ST. PAUL — Fred Thompson was by far the most well-received speaker last night, and the former senator’s detailed recounting of John McCain’s service and captivity in Vietnam produced more than a few tears inside the Excel Center. But the energizing moment, Thompson’s big applause line about McCain, came later:
He has been to Iraq eight times since 2003. He went seeking truth, not publicity. When he travels abroad, he prefers quietly speaking to the troops amidst the heat and hardship of their daily lives. And the same character that marked John McCain’s military career has also marked his political career. This man, John McCain is not intimidated by what the polls say or by what is politically safe or popular. At a point when the war in Iraq was going badly and the public lost confidence, John stood up and called for more troops. And now we are winning.
Not only did that last phrase (“now we are winning”) bring down the house, the whole paragraph encapsulates some of the biggest differences between last week’s Democratic convention in Denver and this week’s Republican convention in St. Paul. Last week, the surge in Iraq simply did not exist. Both Barack Obama and Joe Biden opposed the surge, so it was simply ignored. This week, there is an honest assessment of why peace rapidly is taking hold in Iraq, and an acknowledgment the surge was essential to that peace. Last week, all of America’s troops were victims who needed more government programs. This week, our troops are heroes who deserve our respect and gratitude.
One way Americans can honor the troops is by doing everything possible to ensure they can vote in the election. There is movement in both the House and Senate to do just that. On the Senate side, Sens. Wayne Allard (R-CO) and John Cornyn (R-TX) are sponsors of the Military Voting Protection Act of 2008. In the House, Reps. Roy Blunt (R-MO) and Kevin McCarthy (R-CA) have sponsored a similarly named bill. Both are efforts to address problems reported by the the Election Assistance Commission (EAC) in a September 2007 study on military and overseas absentee voting.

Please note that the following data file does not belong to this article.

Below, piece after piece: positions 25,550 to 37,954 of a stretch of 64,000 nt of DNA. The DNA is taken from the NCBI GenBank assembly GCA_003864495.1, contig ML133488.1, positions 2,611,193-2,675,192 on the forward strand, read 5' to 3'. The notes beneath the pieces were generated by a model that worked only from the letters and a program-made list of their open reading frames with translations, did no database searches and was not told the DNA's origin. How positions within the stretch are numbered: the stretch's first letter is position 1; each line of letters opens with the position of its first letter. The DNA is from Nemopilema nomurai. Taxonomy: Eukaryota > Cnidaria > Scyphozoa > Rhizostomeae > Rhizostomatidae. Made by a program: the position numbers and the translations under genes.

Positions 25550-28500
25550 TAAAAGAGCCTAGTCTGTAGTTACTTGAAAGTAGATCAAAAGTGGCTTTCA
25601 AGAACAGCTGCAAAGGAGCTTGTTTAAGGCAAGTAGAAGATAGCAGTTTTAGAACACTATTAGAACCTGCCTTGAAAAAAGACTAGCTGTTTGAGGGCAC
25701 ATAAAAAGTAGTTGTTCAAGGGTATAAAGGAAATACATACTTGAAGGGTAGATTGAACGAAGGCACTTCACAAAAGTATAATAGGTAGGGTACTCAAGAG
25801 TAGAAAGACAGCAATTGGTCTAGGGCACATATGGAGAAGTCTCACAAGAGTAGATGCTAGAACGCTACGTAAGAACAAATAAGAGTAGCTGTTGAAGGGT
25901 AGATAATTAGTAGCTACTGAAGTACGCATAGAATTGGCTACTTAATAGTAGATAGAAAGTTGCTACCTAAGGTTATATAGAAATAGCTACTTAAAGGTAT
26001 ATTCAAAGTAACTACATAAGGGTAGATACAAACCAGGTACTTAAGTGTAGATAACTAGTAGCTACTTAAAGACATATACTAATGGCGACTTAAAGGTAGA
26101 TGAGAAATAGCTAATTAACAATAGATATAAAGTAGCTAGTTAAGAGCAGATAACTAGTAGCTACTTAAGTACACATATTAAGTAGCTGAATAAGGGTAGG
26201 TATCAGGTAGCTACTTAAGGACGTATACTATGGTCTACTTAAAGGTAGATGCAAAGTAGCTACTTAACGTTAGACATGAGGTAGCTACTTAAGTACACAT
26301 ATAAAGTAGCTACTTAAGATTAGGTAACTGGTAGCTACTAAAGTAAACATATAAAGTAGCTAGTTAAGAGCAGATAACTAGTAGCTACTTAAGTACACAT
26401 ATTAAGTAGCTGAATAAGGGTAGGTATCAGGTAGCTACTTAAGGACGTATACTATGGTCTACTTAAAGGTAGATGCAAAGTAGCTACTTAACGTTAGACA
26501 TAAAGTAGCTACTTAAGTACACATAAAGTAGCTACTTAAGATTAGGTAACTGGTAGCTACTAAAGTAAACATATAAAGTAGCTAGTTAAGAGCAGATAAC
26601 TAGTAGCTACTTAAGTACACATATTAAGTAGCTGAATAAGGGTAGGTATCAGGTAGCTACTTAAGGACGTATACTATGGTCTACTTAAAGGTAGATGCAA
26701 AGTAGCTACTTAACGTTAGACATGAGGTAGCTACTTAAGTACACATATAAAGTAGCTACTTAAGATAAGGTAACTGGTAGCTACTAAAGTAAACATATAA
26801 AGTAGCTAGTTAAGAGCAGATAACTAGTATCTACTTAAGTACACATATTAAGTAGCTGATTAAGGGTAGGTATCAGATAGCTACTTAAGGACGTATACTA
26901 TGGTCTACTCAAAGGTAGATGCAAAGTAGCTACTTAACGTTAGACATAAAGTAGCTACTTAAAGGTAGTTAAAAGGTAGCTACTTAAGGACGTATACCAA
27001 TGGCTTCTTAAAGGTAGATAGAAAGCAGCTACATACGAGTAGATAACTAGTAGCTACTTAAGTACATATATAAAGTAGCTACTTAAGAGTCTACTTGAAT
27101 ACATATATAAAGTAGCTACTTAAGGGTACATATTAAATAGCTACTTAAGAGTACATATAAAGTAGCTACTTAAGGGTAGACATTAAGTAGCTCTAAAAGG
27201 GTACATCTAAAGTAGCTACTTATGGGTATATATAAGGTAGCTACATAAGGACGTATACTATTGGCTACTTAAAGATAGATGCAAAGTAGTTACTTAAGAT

In 2006, elections officials counted only 48 percent of the ballots cast by overseas members of the military who requested absentee ballots, according to the EAC. The top reason officials rejected the ballots: They “were received by the election offices after the deadline stipulated by state law.”
Both bills charge the secretary of defense with collecting absentee ballots of overseas military voters and delivering them to state elections officials via air transport, using tracking capabilities. The bills also would eliminate the notary requirement on voted ballots and allow for electronic submissions of requests for absentee ballots. Military personnel have little control over their geographic assignments, and measures like these ought to make it easier for them to exercise the same voting rights enjoyed by civilians.
Nobody knows better than the troops in the field that not only are we now winning in Iraq, but it is because of the surge that our fortunes changed. These troops deserve to have their voices heard in November.
- Of the 2,000 protesters who showed up yesterday at the Republican National Convention, 135 people will be charged with felonies in connection with property destruction and other violence.
- Gen. David Petraeus, U.S. commander in Iraq, said declining violence in Baghdad raises the possibility that American combat troops could leave the capital by next summer.
- The former Soviet republic of Georgia is moving to rebuild its military in expectation of more Russian violations of Georgian sovereignty.
- US Weekly, the tabloid magazine published by Barack Obama supporter and Rolling Stone magazine founder Jann Wenner, next week will feature a cover with this screaming headline: “Babies, Lies and Scandal: John McCain’s Vice President.”
- Local governments in Britain are recruiting “citizen snoopers” to rat out neighbors who don’t comply with mandatory recycling laws.